Here’s a quick look at an interview Herbie Hancock recently had with The Telegraph.
Q Do you think that jazz has outlived itself?
A I’m seeing a lot of new, young jazz players emerging from high schools, way more than I expected. They’re talented, they’re good and they want to play the music. To me that says jazz is very much alive and well.
There were a lot of my elders that shared their experiences with me, that encouraged me and helped me to be what I am today. And I’m at the point where I want to do the same thing for young people, share my experiences, encourage them, help them to find their way; not my way, their way.
Fortunately I had a great teacher, Miles Davis, who helped me to find my way. He never told us what to play. In five and a half years, he never said, “Don’t play this”. And if he did tell us to play something, it was always wrong. Always.
It took me years to figure out: if I wanted to follow him, I had to follow myself and bring the answer from myself. That’s what a master teacher does.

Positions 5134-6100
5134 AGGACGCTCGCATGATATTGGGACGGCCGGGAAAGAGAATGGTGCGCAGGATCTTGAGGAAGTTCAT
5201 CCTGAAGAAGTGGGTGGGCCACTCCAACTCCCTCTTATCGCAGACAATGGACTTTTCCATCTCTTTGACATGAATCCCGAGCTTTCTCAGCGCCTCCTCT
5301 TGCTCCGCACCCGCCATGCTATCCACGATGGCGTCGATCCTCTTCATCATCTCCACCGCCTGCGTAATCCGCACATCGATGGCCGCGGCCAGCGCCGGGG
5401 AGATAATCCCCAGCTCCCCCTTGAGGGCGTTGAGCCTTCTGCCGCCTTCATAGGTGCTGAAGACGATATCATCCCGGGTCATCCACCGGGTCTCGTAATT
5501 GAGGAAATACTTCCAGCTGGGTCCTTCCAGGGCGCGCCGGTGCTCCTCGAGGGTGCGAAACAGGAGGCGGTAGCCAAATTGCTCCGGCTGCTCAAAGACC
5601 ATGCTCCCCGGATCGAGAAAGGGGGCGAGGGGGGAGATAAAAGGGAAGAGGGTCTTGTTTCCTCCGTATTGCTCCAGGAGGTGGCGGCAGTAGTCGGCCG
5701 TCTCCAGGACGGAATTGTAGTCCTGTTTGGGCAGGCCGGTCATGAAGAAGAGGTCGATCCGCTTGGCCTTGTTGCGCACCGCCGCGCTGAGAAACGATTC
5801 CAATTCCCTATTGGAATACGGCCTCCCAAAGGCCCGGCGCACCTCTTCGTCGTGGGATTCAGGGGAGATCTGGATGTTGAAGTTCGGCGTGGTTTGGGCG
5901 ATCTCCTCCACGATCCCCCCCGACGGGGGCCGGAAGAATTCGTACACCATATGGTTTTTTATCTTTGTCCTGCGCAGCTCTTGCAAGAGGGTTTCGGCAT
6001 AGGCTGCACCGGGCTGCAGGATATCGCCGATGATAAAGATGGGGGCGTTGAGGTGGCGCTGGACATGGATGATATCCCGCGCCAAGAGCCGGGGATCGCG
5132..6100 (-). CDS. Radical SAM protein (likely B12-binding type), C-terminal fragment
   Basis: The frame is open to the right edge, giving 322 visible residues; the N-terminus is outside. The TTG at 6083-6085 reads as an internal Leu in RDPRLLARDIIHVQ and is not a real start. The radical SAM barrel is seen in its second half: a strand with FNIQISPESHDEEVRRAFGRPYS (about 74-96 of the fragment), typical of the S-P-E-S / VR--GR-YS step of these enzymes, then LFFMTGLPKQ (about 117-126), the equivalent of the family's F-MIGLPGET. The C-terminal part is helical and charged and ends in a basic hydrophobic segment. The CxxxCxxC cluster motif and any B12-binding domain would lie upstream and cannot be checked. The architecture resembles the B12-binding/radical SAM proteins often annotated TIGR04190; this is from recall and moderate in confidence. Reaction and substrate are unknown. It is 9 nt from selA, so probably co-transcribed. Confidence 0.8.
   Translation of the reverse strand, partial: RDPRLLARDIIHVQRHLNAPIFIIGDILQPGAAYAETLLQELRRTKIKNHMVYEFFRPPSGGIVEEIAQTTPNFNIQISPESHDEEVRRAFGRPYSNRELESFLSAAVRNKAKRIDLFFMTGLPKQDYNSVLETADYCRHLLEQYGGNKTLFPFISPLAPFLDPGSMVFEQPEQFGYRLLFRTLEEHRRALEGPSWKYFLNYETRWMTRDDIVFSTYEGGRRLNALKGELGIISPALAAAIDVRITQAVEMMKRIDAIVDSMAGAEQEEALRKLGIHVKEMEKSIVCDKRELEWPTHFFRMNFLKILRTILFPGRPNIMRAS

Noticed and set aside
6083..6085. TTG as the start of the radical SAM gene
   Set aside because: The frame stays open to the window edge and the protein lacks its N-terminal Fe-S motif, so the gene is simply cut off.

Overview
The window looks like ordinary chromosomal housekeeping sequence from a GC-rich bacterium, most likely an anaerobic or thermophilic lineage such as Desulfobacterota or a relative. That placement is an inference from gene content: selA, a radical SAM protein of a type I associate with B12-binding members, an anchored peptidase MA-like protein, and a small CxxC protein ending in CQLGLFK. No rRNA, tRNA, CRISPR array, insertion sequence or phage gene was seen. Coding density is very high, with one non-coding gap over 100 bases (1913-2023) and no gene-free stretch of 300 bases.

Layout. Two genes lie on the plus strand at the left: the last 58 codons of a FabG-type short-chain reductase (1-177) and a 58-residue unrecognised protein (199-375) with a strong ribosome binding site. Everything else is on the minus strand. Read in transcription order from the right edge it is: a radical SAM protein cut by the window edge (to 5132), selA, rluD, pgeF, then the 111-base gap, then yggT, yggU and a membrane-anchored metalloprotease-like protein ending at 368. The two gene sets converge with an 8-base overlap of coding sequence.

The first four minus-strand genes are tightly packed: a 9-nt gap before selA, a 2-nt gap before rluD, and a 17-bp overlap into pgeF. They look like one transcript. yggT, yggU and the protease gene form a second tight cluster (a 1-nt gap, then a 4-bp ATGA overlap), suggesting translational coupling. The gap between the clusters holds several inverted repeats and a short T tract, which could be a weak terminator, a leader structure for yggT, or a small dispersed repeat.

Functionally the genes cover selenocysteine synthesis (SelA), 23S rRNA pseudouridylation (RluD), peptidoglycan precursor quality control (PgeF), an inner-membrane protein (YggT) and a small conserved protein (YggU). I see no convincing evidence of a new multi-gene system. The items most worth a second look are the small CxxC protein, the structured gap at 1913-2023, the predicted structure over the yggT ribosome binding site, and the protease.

Miles was non-judgmental. He never told us he didn’t like what we played, never said ‘Don’t do this, don’t do that’. I remember I played a real wrong chord at the peak of a great evening when Miles was soloing. He played some notes that made my chord right. It blew my mind. He didn’t hear it as a wrong chord, he just heard it as something that had happened and he took the responsibility of making something out of it. And I try to do the same thing myself.
Take whatever happens and try to make it work. This is the essence of my experience with Miles and it’s always present. I don’t feel that I’m missing Miles because I don’t feel he’s gone. It’s like that for a lot of the people that have played with Miles. Some of them say they were deeply touched by the experience of playing with him in a way that’s almost mystical and indescribable.
Now I try to live up to this experience and turn anything that happens into something of value for my life. It’s part of life to have obstacles. It’s about overcoming obstacles, that’s the key to happiness.